Saturday, March 19, 2011
Another web of potential political intrigue around Wilson's political downfall in 2007
Political names surface in [Blair] Wilson court case: Lawyers point to potential web of intrigue around MP's downfall
By Jane Seyd
North Shore News - March 18, 2011
LAWYERS for both the Province newspaper and former West Vancouver Liberal MP Blair Wilson have pointed to a web of potential political intrigue around Wilson's political downfall in 2007. Both sides were in the Court of Appeal this week, arguing over whether Province reporter Elaine O'Connor should be forced to reveal the secret source who gave her an anonymous report in the fall of 2007 alleging Wilson breached Elections Act rules.
The Province is appealing a Dec. 31 ruling by Supreme Court Justice Paul Williamson, who ordered O'Connor to give up the name of the source, known only as "a citizen in the riding," prior to the start of defamation trial set for the fall.
The allegations contained in the report -- which was also sent anonymously to the Elections Act Commissioner, a political blogger and a Canadian Press journalist -- became part of a story published by the Province in October 2007.
The allegations in the front-page Province article essentially spelled the end of Wilson's political career. After the story was published, Wilson was forced to resign from the Liberal caucus. Wilson was not charged following the Elections Act audit, but did enter into a "compliance agreement" after it was revealed he had made some minor errors in expense reporting.
Wilson later sued O'Connor and the corporate owner of the Province newspaper -- the company that also owns the North Shore News -- for defamation. Wilson also named ex-Liberal MLA Judy Tyabji Wilson (no relation), her company Tugboat Enterprises, blogger Steve Janke and prominent federal Liberal Mark Marissen in the defamation suit, alleging they also played a role in either distributing or publishing the allegations that smeared his reputation.
Those names -- and those of other prominent political players -- were repeated in court Wednesday as Burnett argued there were several people besides O'Connor whom Wilson could have pursued to find out who wrote the report, without demanding that a journalist turn over her source.
Among them were several people referred to by Tyabji in pre-trial statements as knowing about the allegations against Wilson before O'Connor's article was published, according to Burnett. These included former Conservative MP John Reynolds, who Tyabji said told her husband -- former politician Gordon Wilson -- that the allegations were about to be made public.
Other people mentioned by Tyabji as being possibly connected to the report were Neil McIver -- election campaign manager for current West Vancouver Conservative MP John Weston, former police officer and blogger Leo Knight and several Liberal riding organizers who worked on Wilson's campaign.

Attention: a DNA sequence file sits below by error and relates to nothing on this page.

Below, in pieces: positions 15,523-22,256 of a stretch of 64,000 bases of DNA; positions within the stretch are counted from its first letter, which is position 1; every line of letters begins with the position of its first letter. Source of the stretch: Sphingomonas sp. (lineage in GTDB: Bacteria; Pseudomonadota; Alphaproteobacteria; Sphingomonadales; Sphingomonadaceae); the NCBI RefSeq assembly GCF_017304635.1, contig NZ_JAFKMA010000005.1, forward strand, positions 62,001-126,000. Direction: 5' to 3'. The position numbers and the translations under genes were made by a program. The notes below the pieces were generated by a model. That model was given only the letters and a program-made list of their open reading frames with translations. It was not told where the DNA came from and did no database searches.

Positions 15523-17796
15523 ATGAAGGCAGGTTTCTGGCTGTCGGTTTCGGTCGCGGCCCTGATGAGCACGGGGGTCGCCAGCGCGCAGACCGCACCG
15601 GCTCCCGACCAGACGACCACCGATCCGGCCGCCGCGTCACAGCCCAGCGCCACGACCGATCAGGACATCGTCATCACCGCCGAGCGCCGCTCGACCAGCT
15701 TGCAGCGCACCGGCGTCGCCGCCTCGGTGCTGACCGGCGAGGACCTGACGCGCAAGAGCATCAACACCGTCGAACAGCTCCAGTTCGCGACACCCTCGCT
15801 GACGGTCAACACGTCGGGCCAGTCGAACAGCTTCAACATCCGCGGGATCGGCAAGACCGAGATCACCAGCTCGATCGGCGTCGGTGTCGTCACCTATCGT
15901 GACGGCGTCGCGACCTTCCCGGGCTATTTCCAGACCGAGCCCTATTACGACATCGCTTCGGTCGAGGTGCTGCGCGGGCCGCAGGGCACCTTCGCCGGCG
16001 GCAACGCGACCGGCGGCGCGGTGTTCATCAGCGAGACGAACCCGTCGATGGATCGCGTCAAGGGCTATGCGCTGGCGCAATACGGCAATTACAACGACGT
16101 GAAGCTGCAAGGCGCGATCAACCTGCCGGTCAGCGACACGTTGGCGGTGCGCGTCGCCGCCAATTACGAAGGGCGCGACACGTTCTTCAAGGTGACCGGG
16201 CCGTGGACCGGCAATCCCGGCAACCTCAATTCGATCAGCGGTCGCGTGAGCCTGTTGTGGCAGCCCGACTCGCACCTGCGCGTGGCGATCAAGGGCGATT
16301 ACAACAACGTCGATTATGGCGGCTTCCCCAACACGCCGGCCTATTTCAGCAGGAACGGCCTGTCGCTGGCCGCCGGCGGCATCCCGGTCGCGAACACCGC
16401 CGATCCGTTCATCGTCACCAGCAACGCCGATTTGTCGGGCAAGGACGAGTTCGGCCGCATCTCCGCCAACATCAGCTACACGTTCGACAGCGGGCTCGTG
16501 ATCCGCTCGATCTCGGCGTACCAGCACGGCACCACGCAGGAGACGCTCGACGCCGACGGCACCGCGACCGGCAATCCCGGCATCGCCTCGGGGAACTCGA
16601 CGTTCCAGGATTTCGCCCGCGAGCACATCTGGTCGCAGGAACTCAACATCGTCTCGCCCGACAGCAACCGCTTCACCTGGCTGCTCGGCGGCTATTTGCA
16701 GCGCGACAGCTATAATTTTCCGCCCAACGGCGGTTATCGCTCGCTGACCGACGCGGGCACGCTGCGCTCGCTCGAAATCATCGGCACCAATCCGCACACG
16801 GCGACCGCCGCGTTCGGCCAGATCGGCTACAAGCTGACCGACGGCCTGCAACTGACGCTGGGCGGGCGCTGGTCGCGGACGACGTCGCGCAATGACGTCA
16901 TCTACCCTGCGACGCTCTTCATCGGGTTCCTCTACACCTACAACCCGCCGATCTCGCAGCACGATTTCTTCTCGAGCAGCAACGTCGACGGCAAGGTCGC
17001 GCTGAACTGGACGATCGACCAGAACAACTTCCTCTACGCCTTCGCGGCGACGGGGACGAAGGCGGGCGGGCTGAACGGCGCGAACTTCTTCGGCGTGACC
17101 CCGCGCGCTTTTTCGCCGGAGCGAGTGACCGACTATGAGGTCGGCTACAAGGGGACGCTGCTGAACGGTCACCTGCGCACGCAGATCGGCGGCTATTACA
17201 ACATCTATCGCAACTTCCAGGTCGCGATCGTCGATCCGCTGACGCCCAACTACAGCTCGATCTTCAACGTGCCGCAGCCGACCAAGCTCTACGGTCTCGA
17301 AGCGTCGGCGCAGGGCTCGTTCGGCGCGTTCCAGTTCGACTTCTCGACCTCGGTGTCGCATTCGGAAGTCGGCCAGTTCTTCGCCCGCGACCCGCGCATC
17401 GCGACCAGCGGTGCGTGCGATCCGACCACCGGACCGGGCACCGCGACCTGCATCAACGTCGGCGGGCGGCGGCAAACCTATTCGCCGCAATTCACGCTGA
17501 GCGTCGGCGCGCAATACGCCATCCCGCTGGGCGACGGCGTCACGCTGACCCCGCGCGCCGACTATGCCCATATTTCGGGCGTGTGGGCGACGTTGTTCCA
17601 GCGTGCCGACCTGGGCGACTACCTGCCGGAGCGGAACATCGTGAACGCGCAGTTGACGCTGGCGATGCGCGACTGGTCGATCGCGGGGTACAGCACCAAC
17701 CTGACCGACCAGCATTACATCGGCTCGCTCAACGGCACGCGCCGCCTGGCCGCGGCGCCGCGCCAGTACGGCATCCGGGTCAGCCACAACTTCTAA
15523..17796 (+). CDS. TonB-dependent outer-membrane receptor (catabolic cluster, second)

Burnett told the three appeal court justices the anonymous report made up just a small part of the total article on Wilson. He said it's also important to consider how O'Connor treated the information handed over by the source -- including practicing due diligence by seeking out others to back up the allegations.
But Jay Straith, Wilson's lawyer, said Wednesday it's unlikely the report's author will be revealed by anyone other than O'Connor, as several people -- including Tyabji, McIver and Knight -- have already denied writing it. Straith added the allegations in the report handed over by the source weren't just a small part of the story about Wilson. "This is the heart of the article," he said.
In his earlier ruling, Williamson said the source is crucial to the defamation case because it would address the question of whether the person who provided the report did so because it was in the public interest or whether they were motivated by personal or political "malice" towards Wilson.
But Burnett argued Wednesday there's no reason a source not motivated by "noble" purposes should get less protection under the law. He added if confidential sources aren't protected, other people with information vital to the public interest won't be willing to talk to journalists.
Read more HERE:
Secrecy is a useful tool if the perpetrators are trying to hide something shameful ...
A contract between Vancouver Olympic Committee and City of Vancouver will remain sealed and secret until the year 2025 ...
(if you ask me)
unless we elect a new and different kind of government for British Columbia.
Read more HERE.
Of course with our headlong rush to return to feudal times, perhaps duels to settle political disputes will also come back into fashion.
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The link is working just fine.
Plus, the full link is provided so you can copy-and-paste it into your browser, too.